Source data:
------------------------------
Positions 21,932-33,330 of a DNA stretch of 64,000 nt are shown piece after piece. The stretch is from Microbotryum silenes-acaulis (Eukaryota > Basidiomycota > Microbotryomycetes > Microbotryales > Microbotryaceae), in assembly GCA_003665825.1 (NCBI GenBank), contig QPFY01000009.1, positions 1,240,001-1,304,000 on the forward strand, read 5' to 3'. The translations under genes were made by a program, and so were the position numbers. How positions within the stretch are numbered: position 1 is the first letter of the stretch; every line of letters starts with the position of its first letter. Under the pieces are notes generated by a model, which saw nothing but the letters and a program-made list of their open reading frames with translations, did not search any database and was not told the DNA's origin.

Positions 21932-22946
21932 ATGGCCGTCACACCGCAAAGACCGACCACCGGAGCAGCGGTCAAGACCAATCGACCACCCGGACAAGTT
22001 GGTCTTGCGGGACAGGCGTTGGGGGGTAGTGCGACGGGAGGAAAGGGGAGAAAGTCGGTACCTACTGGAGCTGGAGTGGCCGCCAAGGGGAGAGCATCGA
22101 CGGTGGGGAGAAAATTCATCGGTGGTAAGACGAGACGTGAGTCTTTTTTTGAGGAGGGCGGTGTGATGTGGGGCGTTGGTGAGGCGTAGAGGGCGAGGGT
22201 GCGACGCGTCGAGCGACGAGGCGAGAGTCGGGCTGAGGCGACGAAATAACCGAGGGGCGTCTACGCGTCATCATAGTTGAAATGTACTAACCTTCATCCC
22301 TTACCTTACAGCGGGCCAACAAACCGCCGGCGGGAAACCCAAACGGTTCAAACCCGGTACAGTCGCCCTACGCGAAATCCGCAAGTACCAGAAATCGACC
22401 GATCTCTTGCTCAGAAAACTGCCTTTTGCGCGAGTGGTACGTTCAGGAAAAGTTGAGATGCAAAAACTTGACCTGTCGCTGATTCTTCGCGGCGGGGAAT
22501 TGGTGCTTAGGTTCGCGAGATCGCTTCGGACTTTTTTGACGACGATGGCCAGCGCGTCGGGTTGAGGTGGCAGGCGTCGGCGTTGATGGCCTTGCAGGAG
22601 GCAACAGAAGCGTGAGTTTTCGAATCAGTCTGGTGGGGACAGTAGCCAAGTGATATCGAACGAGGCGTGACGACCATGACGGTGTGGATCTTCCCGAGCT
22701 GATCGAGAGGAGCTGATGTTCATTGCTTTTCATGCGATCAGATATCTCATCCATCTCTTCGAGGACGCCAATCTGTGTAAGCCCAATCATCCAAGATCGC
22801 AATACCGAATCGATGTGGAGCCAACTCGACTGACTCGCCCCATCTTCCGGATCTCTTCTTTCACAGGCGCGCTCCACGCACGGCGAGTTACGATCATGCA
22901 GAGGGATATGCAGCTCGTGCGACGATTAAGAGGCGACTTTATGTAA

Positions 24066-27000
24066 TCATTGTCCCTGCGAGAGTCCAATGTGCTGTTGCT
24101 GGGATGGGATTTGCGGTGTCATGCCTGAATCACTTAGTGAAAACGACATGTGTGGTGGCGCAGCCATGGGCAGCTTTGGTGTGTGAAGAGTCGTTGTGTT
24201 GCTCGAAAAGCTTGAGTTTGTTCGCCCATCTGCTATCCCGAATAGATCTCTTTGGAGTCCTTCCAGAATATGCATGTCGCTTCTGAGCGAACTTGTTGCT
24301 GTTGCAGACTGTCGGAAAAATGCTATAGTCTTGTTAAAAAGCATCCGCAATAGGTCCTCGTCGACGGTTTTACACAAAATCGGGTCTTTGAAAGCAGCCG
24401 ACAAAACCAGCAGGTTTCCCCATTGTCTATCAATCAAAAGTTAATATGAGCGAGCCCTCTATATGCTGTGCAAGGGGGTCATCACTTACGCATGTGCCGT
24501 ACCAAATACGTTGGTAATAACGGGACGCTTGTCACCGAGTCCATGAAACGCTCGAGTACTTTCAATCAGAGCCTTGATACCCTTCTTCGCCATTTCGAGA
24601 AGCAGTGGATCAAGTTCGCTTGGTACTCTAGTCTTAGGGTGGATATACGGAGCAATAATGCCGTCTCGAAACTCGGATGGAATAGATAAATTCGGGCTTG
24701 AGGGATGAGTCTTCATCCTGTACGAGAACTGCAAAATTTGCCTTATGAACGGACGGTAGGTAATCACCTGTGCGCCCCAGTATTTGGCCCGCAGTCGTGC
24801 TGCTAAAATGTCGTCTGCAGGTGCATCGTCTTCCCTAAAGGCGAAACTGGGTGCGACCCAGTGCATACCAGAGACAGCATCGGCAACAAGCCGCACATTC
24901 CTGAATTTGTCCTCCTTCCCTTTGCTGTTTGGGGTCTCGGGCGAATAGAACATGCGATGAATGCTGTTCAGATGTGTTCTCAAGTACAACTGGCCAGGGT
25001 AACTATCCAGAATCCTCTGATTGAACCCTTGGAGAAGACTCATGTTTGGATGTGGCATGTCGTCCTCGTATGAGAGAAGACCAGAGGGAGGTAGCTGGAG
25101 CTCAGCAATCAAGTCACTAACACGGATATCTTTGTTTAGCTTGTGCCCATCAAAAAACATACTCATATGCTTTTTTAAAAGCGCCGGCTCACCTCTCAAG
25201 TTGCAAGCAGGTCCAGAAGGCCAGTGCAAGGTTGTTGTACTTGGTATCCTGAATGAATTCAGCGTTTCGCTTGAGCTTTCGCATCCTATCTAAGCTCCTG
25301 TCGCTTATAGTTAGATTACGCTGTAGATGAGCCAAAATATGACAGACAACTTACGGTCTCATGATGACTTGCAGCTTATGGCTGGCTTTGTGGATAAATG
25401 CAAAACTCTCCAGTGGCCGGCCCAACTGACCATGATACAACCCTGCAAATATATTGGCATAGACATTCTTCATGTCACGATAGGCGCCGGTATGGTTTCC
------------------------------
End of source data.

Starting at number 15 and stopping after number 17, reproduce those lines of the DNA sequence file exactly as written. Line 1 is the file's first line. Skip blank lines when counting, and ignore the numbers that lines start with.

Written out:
24066 TCATTGTCCCTGCGAGAGTCCAATGTGCTGTTGCT
24101 GGGATGGGATTTGCGGTGTCATGCCTGAATCACTTAGTGAAAACGACATGTGTGGTGGCGCAGCCATGGGCAGCTTTGGTGTGTGAAGAGTCGTTGTGTT
24201 GCTCGAAAAGCTTGAGTTTGTTCGCCCATCTGCTATCCCGAATAGATCTCTTTGGAGTCCTTCCAGAATATGCATGTCGCTTCTGAGCGAACTTGTTGCT